Rather, the construct of autonomy or self-determination used by these researchers reflects a very deep personal endorsement of your actions and involvement with your spouse. You’re totally committed because you want to be, you feel like you have chosen that. People who engage their marriages from this place are better adjusted socially and personally.
It’s more precious to me that Caleb has chosen to be committed to our marriage than to think of him as just being stuck with me out of obligation!
Ironically, this autonomy – despite having a very independent ring to it – is connected to being securely attached to your spouse. When you’re in this place of self-determination, you can have satisfying, honest, naturally occurring interactions with your spouse.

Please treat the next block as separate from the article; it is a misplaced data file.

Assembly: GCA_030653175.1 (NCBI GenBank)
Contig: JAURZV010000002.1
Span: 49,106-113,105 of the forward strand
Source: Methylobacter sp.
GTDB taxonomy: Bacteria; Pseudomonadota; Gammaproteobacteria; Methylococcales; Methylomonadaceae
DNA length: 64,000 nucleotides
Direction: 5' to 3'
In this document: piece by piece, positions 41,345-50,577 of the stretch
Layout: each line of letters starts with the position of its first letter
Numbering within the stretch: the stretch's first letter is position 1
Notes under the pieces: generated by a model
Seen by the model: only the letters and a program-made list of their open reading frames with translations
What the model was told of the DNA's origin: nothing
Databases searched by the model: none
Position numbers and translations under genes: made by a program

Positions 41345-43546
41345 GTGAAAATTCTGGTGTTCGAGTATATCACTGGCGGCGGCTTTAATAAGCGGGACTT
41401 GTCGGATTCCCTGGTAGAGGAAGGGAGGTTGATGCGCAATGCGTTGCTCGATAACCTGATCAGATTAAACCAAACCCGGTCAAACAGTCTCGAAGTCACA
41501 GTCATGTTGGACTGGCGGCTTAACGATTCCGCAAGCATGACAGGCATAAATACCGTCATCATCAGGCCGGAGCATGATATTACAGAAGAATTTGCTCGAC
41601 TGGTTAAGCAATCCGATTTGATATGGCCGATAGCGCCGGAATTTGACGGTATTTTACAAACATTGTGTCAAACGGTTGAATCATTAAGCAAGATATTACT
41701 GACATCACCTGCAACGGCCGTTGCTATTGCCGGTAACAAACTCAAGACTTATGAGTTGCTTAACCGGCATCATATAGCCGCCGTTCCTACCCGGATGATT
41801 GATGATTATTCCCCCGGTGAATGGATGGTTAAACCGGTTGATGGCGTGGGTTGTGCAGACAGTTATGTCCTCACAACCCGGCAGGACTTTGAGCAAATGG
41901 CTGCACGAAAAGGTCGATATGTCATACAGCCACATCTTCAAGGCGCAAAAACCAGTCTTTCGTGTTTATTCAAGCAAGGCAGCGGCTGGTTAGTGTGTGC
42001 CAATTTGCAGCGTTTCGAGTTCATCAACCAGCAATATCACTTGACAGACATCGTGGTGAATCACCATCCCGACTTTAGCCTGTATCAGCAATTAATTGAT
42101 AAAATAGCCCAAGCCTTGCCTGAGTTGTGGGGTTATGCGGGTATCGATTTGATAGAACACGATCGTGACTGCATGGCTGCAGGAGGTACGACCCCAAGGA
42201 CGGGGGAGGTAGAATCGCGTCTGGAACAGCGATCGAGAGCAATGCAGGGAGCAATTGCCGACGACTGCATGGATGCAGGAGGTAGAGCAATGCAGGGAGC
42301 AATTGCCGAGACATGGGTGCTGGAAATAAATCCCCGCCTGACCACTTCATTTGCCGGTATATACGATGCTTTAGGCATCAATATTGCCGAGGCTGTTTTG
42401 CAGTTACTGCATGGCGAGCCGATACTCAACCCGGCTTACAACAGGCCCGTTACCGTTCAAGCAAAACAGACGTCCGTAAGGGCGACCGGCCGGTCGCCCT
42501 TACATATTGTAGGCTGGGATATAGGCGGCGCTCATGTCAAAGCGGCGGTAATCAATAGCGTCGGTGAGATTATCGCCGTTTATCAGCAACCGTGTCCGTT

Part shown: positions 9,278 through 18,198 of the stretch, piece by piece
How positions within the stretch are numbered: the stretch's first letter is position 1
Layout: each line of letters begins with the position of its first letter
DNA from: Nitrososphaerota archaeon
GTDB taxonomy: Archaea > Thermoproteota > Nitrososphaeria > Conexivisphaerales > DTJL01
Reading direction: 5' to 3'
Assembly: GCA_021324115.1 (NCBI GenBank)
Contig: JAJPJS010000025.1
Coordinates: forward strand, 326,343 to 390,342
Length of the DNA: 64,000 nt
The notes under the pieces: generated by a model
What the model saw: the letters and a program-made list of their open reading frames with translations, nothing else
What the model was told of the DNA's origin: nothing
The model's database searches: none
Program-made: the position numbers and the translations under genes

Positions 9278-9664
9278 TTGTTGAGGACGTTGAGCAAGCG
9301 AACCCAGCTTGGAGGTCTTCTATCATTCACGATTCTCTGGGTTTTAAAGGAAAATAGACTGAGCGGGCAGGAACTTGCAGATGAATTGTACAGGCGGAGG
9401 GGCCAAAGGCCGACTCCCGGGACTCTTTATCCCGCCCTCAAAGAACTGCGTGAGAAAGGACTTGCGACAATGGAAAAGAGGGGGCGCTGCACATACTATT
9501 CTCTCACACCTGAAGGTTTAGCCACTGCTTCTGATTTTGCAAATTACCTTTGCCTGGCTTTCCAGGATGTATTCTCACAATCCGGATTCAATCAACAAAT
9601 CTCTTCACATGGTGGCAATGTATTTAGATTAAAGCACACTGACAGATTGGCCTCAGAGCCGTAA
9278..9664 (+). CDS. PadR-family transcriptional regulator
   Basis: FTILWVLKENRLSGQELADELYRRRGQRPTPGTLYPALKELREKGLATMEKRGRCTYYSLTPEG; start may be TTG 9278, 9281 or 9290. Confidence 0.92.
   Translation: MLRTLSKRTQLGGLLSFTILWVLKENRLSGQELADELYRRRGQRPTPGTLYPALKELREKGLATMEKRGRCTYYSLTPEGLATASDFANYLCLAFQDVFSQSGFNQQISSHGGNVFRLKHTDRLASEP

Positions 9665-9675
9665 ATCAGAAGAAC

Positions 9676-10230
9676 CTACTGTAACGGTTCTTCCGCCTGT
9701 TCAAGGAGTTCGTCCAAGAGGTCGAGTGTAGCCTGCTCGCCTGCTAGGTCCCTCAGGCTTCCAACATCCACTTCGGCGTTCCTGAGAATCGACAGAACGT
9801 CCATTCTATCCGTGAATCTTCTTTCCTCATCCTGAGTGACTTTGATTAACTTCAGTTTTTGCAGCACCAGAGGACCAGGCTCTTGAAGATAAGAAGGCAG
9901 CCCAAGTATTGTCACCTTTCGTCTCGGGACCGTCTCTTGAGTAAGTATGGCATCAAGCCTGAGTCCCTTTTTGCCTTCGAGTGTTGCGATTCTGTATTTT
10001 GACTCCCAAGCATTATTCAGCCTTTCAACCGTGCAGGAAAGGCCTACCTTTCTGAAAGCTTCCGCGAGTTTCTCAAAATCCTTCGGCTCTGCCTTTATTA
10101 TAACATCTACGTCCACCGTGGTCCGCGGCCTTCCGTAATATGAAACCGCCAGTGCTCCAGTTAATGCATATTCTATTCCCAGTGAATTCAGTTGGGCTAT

How does that independent, autonomous, self-determined stance create better conversations? You’re no longer trying to save face, or have the need to blame the spouse or aggravate the situation. Researchers found that the more autonomous you perceive yourself to be, the less you are worried about saving face and blaming others.[vi]
When you don’t have the need to protect your self-image and realize you are where you are because of the choices you’ve made, you can be more open to events and information that are coming up in your marriage. You can be more open to those because you are much less invested in the concern over whether these things portray you in a good or negative light.
Back to the research. The conclusion the researchers came to was people who have higher levels of autonomy in their marriage had greater feelings of satisfaction following a conflict.
Caleb referred to our personal argument again: